Students from countries as diverse as India, China and Brazil told The Associated Press they are scrambling to devise plans after federal immigration authorities notified colleges this week that international students must leave the US or transfer to another college if their schools operate entirely online this fall.Harvard University and the Massachusetts Institute of Technology filed a lawsuit this week to block the decision, and now California and Washington state are seeking injunctions against enforcing the new visa policy. "Shame on the Trump Administration for risking not only the education opportunities for students who earned the chance to go to college, but now their health and well being as well,? California Attorney General Xavier Becerra said Thursday.Some said they may return home, or move to nearby Canada. "I 'm generating research, I 'm doing work in a great economy, " said Batuhan Mekiker, a Ph.D. student from Turkey studying computer science at Montana State University in Bozeman. He ''s in the third year of a five year program. "If I go to Turkey, I would not have that, " he said. "I would like to be somewhere where my talent is appreciated. " Mathias, a Seattle based student who spoke on condition his last name not be used for fear of losing his immigration status, said he is set to sell his car, break his lease, and get his cat Louis permission to fly back to his home in Paris in the next two weeks. "Everyone ''s very worried, " he said. "We have our whole lives here. " Seven students from China and Germany who attend universities in California sued Friday to block enforcement, alleging potential threats to their health and financial calamity. " The policy treats them as pawns for the president ''s politically motivated decision, " Mark Rosenbaum of nonprofit Public Counsel, which filed the suit, said in a statement.Many American universities have come to depend on the revenue from more than 1 million international students, who typically pay higher tuition. President Donald Trump has insisted they return to in person instruction as soon as possible, alleging that schools are being kept closed to harm the economy and make him look bad.The guidance was released the same day Harvard announced it would keep all undergraduate classes online this fall. Harvard said the new Trump directive would prevent many of its 5,000 international students from remaining in the US.The University of Southern California sent a letter to students and faculty, saying it is "deeply troubled " and that the the policy could negatively impact countless international students. " Like other universities, USC said it was pushing back and working to ensure students ' academic careers aren ''t harmed, while exploring ways for students to safely study in person if they wish.The U.S. Chamber of Commerce said the directive could inflict significant harm on colleges, students, the business community and the economy. A U.S. State Department press release said the policy provides greater flexibility for non immigrant students to continue their education in the United States, while also allowing for proper social distancing on open and operating campuses.A day after Harvard sued, the university notified the court that immigration authorities appear to be already enforcing the policy. A lawyer for Harvard urged the judge to suspend the rule, saying that a first year student from Belarus was turned away from his flight at a Minsk airport. There is another hearing Friday. "This is very dangerous and cruel, " said Jessie Peng, a Chinese graduate student in analytics at Harrisburg University of Science and Technology. "We have nowhere to go, " said Peng, 27. "Either risk our lives and go to school or we risk our lives flying back to China. " Jasdeep Mandia, a doctoral candidate from India studying economics at Arizona State University, said he has breathing problems that could worsen if he gets sick from COVID 19.Mandia, 35, originally planned to conduct all his fall studies online. He says the Trump directive puts the shaky standing of international students on display. "It has never been a level playing field, " he said. "But this makes it more apparent. "At Indiana University, American scholar Dakota Murray wrote in the school newspaper about his uncertainty over how the guidance would affect him and his wife, a fellow doctoral candidate who is from South Korea. Murray, 27, said he and his wife had discussed going to live in South Korea or maybe Canada, where she has relatives. He spoke on condition that his wife ''s name not be used because she is trying to obtain a green card that will let her work and reside in the U.S. after she finishes her studies.Vanderbilt University student Safa Shahzad went home to Manchester, England, for a visit in March but got stuck there when the U.S. imposed travel restrictions to slow the spread of the virus.Still in England, the 19 year old, who is double majoring in politics and computer science, completed her freshman year from afar after the university transitioned online. Although Vanderbilt has said courses will be a hybrid of online and in person this fall, Shahzad cannot travel to the U.S. until the Trump administration lifts the travel restrictions. "I 'm just kind of waiting, " she said.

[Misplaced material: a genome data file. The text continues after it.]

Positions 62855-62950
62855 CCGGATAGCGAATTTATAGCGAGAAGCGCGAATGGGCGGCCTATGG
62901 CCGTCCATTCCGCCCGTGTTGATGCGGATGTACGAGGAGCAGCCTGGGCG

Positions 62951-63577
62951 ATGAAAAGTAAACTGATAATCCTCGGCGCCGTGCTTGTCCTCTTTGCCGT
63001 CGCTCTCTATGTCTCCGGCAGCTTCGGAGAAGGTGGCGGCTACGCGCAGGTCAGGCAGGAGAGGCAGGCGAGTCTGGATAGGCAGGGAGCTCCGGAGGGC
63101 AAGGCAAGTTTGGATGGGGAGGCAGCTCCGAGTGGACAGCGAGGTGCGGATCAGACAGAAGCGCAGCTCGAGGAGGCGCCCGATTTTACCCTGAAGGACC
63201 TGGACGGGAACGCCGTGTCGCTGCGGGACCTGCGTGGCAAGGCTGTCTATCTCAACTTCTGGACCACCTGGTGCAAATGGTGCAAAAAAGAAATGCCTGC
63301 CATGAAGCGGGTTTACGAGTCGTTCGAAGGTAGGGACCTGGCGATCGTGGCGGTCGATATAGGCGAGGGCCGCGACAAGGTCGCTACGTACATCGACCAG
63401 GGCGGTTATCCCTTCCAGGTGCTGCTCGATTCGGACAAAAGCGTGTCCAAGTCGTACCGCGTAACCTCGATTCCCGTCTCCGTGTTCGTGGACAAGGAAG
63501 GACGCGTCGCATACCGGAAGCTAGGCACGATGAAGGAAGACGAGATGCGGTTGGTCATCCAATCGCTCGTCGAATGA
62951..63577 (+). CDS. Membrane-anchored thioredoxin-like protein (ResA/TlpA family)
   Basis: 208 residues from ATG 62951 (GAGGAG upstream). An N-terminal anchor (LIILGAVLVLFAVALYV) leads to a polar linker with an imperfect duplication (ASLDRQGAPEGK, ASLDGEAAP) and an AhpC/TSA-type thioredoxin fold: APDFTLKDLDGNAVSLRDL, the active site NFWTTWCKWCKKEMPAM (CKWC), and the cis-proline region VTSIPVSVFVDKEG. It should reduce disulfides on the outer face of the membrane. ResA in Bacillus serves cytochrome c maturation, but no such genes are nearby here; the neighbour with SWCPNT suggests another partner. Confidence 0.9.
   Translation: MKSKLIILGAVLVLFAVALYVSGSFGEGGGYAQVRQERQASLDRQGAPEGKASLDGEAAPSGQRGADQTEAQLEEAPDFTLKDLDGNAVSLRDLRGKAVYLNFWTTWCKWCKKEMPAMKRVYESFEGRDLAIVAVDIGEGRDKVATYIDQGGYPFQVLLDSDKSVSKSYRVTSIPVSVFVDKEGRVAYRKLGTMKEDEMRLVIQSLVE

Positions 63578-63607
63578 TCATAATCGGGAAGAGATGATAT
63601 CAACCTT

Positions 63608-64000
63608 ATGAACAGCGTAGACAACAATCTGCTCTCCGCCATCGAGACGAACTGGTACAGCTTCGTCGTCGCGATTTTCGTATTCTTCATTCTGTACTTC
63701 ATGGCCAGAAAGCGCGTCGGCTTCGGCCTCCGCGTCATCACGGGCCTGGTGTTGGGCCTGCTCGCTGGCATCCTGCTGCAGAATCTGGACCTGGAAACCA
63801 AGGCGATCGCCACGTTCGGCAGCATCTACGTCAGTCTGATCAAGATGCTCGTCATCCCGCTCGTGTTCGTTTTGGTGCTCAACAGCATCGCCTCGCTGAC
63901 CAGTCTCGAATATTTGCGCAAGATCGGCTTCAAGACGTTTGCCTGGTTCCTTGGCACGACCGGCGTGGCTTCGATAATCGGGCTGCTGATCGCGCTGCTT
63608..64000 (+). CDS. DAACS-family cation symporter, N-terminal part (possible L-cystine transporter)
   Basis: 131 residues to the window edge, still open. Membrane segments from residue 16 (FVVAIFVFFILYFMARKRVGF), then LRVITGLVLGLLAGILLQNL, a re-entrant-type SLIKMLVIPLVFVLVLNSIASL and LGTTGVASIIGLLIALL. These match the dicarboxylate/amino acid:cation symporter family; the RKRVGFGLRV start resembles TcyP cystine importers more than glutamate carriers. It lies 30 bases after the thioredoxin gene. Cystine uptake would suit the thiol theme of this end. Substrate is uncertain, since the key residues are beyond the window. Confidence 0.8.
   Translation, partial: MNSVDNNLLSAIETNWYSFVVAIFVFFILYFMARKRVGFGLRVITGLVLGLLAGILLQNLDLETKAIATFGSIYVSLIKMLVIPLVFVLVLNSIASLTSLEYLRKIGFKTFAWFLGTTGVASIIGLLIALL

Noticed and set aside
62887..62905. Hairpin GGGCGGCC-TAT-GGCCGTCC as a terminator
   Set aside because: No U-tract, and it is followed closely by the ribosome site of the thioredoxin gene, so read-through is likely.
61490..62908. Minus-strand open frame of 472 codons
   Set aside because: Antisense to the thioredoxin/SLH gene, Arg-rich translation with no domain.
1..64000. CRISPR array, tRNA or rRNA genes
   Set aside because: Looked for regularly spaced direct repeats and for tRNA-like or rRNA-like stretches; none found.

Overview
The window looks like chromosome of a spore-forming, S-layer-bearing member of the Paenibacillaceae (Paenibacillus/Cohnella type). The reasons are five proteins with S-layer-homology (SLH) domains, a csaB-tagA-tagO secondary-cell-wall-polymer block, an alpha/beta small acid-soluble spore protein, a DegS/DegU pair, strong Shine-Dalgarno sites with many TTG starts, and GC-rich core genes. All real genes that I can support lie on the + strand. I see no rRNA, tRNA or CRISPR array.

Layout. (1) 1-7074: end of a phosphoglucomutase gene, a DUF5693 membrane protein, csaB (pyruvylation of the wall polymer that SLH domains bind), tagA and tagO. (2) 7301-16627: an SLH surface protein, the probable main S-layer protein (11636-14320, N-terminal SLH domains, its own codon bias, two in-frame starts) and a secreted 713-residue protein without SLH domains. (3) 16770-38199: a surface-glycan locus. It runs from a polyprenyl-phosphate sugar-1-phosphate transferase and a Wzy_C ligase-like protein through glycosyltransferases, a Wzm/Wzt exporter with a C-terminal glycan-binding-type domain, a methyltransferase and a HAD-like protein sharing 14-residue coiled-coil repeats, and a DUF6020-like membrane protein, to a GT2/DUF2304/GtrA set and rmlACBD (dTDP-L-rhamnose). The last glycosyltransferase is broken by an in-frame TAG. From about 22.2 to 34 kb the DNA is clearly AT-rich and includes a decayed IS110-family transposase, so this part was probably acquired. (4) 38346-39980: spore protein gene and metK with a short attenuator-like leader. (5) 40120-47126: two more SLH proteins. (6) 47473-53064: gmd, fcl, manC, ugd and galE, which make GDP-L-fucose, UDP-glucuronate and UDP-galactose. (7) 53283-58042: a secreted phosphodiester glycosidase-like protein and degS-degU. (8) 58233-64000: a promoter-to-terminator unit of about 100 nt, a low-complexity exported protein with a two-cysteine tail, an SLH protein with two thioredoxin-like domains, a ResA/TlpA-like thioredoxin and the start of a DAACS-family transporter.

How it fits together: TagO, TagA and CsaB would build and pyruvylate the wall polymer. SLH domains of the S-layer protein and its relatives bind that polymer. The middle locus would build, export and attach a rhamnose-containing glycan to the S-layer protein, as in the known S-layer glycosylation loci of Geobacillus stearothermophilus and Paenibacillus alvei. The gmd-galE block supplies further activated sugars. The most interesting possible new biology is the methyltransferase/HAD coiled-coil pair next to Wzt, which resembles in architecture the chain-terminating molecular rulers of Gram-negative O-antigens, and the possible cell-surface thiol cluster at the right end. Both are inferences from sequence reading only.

TwitterPinterestPhotography by Milan ZirnicFacebookTwitterPinterestIt s been 19 years since Alicia Keys dropped her debut album, "Songs in A Minor, " inviting listeners into the innermost musings of the then 20 year old. Her career has sky rocketed since, with 15 Grammy Awards, six more studio albums under her belt, and collaborations with everyone from Drake on the remix of "Unthinkable (I m Ready) " to Beyonc on "Put It In A Love Song. " The classically trained pianist who sang of teenage crushes, first love and her beloved hometown of New York has grown into a multi hyphenate activist and philanthropist, mother, wife and advocate for change who uplifts women, celebrates Black love and reinforces the power of self love.